Re: “Campers provide safe home: Nomad,” News, July 22.
I am interested in the recent story of campers in Richmond.
As a resident of Richmond since 1985, I think there should be some history given around this issue. Richmond’s only RV park on River Road was closed many years ago for the massive over-development of that area, which is still continuing.
Why has the city not replaced it with another RV park somewhere else in Richmond?
This would help those wishing to live in campers. For many, that’s their only method of staying in Richmond with its high rents and ever-increasing housing prices.
An RV park would also help visitors to Richmond who are now forced to park in areas not approved by city bylaws (are there any approved for RVs?) and move on every day if they do not wish to have the “neighbours” complain to the city.
The city has made some progress in providing housing for the more vulnerable, despite past attitudes such as that of one current city councillor who once said that if people could not afford to live in Richmond, they should move out!
The Homeless Shelter for Men and Women has been operating in an industrial area for some years, presumably as neighbouring businesses have not complained too much.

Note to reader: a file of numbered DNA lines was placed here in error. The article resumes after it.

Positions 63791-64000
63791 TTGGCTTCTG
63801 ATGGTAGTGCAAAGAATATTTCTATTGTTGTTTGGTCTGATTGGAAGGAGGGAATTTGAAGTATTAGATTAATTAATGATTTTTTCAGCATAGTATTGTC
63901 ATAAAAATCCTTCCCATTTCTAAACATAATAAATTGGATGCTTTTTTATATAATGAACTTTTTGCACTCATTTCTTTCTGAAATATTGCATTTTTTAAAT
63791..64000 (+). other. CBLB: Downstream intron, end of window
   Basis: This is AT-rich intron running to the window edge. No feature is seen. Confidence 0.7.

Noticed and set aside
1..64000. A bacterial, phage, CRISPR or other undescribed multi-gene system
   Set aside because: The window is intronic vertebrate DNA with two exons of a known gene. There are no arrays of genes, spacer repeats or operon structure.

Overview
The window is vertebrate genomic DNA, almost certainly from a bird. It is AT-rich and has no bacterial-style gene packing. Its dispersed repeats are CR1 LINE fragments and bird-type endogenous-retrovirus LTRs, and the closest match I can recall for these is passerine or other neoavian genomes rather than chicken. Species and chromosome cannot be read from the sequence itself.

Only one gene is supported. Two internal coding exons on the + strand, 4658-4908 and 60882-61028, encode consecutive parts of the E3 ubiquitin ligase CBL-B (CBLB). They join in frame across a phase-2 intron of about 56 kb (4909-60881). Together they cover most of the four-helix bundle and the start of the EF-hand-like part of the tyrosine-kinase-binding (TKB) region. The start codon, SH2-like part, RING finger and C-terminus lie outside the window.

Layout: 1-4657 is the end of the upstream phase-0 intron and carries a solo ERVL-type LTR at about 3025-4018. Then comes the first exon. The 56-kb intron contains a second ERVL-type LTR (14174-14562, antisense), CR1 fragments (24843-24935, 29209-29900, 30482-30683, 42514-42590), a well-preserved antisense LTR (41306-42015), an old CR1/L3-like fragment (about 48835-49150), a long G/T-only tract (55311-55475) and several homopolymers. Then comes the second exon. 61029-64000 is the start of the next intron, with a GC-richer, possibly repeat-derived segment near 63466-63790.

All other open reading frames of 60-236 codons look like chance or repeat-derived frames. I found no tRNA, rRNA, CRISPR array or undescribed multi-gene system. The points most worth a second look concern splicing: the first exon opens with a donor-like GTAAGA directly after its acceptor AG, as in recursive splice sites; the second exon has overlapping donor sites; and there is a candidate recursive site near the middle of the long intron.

The modular housing in Richmond centre has also been operating quietly for some years, despite the initial outcry from its hi-rise neighbours who said they preferred the area remain a dog park for their pooches!
A neighbour is defined in my Oxford dictionary as a “dweller next door or in the area, especially one who is regarded as friendly”!
How our neighbourhoods have changed with the preponderance of the large mansions, many apparently unoccupied, and the plethora of hi-rises, whose occupancy rate is speculated about but no hard data is available or sought.
When we first moved to Richmond, we were attracted by the mixed income neighbourhoods, usually surrounding a school, with owned homes, co-ops, private rentals and rental buildings, all co-existing in a neighbourly fashion allowing neighbours to meet at local schools, community centres and community events, as well as on the street where children played and adults cut their own lawns!
Isn’t it obvious why so many people are leaving Richmond? It’s because they want to rediscover this neighbourliness elsewhere.